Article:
Journal of Cellular Biochemistry

Surface Density of Vascular Endothelial Growth Factor Modulates Endothelial Proliferation and Differentiation

Authors

  • Richard J. Galas Jr.,

    1. School of Chemical Engineering, Purdue University, West Lafayette, Indiana
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  • Julie C. Liu

    Corresponding author
    1. School of Chemical Engineering, Purdue University, West Lafayette, Indiana
    2. Weldon School of Biomedical Engineering, Purdue University, West Lafayette, Indiana
    • Correspondence to: Julie C. Liu, PhD, Forney Hall of Chemical Engineering, Purdue University, West Lafayette, IN 47907-2100.

      E-mail: julieliu@purdue.edu

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  • Conflict of interest: The authors do not have any conflicts of interest.

ABSTRACT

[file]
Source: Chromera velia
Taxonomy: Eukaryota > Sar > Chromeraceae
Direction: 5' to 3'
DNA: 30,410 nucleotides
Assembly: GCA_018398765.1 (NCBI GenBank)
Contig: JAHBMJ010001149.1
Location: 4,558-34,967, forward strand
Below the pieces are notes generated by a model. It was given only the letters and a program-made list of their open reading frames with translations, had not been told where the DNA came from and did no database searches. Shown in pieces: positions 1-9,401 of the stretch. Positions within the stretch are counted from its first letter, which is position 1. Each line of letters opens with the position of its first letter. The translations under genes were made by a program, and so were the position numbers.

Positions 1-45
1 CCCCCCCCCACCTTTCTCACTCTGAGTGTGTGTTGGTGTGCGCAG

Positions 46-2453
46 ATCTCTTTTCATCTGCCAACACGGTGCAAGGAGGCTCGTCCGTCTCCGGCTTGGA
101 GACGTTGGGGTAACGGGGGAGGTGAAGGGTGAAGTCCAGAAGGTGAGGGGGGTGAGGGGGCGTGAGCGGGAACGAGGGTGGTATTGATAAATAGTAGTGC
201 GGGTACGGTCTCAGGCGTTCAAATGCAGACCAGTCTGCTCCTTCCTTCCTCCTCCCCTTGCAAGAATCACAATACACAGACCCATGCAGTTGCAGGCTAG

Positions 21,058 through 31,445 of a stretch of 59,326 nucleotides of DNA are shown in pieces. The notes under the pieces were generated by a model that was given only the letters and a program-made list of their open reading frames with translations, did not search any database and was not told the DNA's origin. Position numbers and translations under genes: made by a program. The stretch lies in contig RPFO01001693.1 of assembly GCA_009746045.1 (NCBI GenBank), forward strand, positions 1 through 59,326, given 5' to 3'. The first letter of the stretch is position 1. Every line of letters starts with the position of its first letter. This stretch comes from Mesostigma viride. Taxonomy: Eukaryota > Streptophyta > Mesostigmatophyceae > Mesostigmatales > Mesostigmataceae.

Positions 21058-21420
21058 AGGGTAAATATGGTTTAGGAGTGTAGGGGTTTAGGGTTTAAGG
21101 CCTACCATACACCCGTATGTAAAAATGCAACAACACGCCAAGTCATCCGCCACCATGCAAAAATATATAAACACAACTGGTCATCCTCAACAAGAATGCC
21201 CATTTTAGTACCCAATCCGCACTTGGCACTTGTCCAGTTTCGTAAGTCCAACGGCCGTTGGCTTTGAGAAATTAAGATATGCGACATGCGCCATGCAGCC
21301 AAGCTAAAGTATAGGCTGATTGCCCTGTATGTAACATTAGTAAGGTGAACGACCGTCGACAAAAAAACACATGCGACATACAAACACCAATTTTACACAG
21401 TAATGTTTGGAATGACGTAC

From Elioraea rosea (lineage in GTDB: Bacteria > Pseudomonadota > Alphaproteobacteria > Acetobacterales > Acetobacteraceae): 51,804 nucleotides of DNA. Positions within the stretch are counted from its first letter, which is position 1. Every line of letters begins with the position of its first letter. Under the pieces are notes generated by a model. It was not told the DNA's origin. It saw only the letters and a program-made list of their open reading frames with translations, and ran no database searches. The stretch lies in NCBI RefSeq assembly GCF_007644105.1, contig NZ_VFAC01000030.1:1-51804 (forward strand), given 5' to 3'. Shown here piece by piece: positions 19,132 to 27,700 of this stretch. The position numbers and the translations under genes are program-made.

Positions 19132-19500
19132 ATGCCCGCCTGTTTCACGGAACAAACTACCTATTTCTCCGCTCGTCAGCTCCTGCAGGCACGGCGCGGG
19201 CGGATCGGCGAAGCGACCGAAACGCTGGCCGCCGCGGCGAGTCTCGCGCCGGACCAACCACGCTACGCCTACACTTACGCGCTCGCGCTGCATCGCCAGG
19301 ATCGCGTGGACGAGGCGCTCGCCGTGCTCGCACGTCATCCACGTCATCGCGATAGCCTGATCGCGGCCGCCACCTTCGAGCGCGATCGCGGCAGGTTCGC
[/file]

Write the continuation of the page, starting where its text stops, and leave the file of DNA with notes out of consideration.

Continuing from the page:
Therapeutic strategies aim to regulate vasculature either by encouraging vessel growth for tissue engineering or inhibiting vascularization around a tumor. Vascular endothelial growth factor (VEGF) is essential to these processes, and there are several strategies that manipulate VEGF signaling. Here we develop a method to control the surface density of VEGF, which is covalently attached to tissue culture polystyrene (TCPS), and explore cellular responses to surfaces with varying VEGF densities. We show that the crosslinker reduces but does not eliminate the biological activity of soluble VEGF as measured by endothelial proliferation. However, endothelial cells cultured on surfaces of covalently bound VEGF did not proliferate in response to surface cues. Interestingly, compared to cells incubated with soluble VEGF (10 ng/ml) and cultured on TCPS, lower cell proliferation was observed when endothelial cells were cultured on high VEGF surface densities (5.9 ng/cm2), whereas higher cell proliferation occurred when cells were cultured on low surface densities (0.04 ng/cm2). High density surfaces (5.9 ng/cm2) also acted in synergy with an inhibitor of VEGF receptors to further suppress endothelial cell proliferation. We also examined the effect of VEGF surfaces on endothelial differentiation of mesenchymal stem cells. No effect was observed when cells were cultured on VEGF surfaces; however, the VEGF surfaces acted in synergy with an inhibitor of VEGF receptors to decrease the ability of differentiated cells to form vascular networks. Together, these results suggest that surface density of bound VEGF can be used to modulate cell behavior and inhibit an angiogenic response. J. Cell. Biochem. 115: 111–120, 2014. © 2013 Wiley Periodicals, Inc.

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